Well, a simple analogy could be simply knowing how to drive a car compared to knowing how the engine works under the hood. Most anyone can select nodes and push the right buttons in the software. Taking the time to learn even some of the most basic 3D math concepts will enlighten any rigger about what’s happening under the hood in a 3D program. I remember when I wrote out the equivalent of a parent constraint by hand, it opened my mind to other aspects of rigging, like space switching, FK/IK switching, local/parent/world space etc. On top of it all, these math concepts translate into almost any 3D software. The links you provided on the Rigging Dojo Facebook page are an awesome way to start that process of understanding

What do you feel is missing in current TD skills or reels?

I see a lot of reels of where a rigger is “twiddling” all the standard controls on a biped character rig for a minute or two. That’s boring these days because so many people have done it. There’s a lack of showing the TD’s problem solving skills. Now if you’re twiddling controls on an interesting rig with some innovative rigging, that’s different!

I also see reels where they may be something interesting but it’s not explained or presented very well. I think title images and annotations are great ways to inform the viewer about what they’re watching. Definitely show some sort of scripting skills and present it in a clear way.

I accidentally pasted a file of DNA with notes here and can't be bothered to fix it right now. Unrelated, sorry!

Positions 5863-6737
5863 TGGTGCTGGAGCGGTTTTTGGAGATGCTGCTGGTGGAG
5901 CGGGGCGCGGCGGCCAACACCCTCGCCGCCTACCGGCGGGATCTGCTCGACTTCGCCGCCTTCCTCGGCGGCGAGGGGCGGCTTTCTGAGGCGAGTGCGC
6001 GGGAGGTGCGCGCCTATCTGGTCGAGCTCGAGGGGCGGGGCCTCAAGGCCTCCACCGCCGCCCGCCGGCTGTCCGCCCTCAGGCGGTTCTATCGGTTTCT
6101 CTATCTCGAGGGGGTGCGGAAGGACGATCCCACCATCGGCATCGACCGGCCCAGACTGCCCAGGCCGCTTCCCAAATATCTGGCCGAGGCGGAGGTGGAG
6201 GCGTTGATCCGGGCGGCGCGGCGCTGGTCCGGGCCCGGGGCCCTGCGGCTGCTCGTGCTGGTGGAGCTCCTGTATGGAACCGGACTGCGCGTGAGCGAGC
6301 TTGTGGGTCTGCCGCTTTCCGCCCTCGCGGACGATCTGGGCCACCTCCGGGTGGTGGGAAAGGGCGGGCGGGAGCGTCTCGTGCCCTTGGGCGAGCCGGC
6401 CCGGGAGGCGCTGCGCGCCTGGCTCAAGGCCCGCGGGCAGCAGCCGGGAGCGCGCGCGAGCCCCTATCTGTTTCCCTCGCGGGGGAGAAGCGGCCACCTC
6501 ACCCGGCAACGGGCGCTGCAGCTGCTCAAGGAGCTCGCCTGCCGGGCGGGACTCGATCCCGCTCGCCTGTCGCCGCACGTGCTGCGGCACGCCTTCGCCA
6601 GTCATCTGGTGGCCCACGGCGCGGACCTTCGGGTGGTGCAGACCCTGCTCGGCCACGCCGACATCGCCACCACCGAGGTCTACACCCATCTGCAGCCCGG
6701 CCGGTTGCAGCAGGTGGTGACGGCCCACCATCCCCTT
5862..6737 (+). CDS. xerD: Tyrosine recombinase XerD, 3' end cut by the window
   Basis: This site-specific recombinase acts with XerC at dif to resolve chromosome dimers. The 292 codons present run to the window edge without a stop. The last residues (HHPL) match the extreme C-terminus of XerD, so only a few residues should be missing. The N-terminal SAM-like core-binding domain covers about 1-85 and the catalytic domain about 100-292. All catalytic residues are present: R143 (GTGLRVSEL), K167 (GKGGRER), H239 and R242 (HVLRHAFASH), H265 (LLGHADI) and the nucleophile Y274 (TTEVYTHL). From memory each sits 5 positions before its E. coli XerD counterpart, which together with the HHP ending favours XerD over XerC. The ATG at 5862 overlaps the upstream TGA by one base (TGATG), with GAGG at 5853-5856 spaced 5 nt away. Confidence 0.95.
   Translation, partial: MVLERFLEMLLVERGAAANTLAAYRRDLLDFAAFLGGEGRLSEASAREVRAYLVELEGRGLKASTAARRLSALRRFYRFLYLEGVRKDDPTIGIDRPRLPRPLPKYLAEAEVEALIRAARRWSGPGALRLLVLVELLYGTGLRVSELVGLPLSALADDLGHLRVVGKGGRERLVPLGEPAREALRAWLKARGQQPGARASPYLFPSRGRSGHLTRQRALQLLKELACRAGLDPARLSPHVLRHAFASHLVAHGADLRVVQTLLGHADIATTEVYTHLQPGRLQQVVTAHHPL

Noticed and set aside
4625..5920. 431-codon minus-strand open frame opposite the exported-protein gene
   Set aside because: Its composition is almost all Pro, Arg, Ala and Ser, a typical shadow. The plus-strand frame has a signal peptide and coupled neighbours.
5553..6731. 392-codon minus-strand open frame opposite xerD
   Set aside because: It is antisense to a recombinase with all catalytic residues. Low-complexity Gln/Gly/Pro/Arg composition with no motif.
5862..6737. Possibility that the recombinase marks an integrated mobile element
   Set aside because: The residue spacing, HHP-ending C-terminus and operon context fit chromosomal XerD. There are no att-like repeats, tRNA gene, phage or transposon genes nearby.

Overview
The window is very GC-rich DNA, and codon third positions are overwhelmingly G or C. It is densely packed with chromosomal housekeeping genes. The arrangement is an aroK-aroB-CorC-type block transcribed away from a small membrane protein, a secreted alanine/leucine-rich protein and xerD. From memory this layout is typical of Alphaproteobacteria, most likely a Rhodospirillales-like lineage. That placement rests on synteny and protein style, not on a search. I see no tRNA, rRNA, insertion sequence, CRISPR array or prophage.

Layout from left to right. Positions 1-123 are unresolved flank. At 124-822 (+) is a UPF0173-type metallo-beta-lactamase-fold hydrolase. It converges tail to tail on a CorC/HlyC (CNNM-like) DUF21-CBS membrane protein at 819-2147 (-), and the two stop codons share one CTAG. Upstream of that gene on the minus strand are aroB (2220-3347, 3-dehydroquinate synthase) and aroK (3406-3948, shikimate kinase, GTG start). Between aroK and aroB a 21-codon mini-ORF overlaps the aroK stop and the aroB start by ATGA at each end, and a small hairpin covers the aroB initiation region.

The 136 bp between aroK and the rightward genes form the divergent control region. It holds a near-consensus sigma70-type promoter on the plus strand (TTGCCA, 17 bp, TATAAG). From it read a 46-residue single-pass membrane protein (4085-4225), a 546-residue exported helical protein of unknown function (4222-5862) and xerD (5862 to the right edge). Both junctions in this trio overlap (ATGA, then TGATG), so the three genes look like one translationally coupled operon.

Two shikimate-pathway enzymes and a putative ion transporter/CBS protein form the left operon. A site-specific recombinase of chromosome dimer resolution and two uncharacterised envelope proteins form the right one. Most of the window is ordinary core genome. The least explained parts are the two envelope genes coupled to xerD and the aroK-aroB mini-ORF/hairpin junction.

Last question – what book are you reading right now or last finished?

“Endless Highway”, the autobiography of late actor David Carradine. A very strange, flawed yet interesting man.

Thank you so much for taking time to talk with us and share your views and experiences on some amazing projects, I know many people that this will help as they start out in the industry and move up to bigger projects.


To find out more about Tim check him out online @ (more of a brain dump site than some nice presentation site!)

IMDB credits

About Rigging Dojo:

Rigging Dojo Logo
Teaching the Art and Science of Character Rigging

Youtube Twitter facebook Vimeo

Rigging Dojo is an online training
center providing personal customized training for character rigging
and technical art.

Watch our #rigtips videos and also the fantastic free Maya Python course (10 hours of content) Building Maya Interfaces With Python – Jeremy Ernst

If you enjoyed this interview and want to let us know, please do! We love feedback, good and bad though prefer good!


Carey, Brad Clark, Chad Moore


2 replies on “Rigging Dojo Interview : Rigging The Amazing Spider-Man with Character TD Tim Coleman”

Leave a Reply

Your email address will not be published. Required fields are marked *

This site uses Akismet to reduce spam. Learn how your comment data is processed.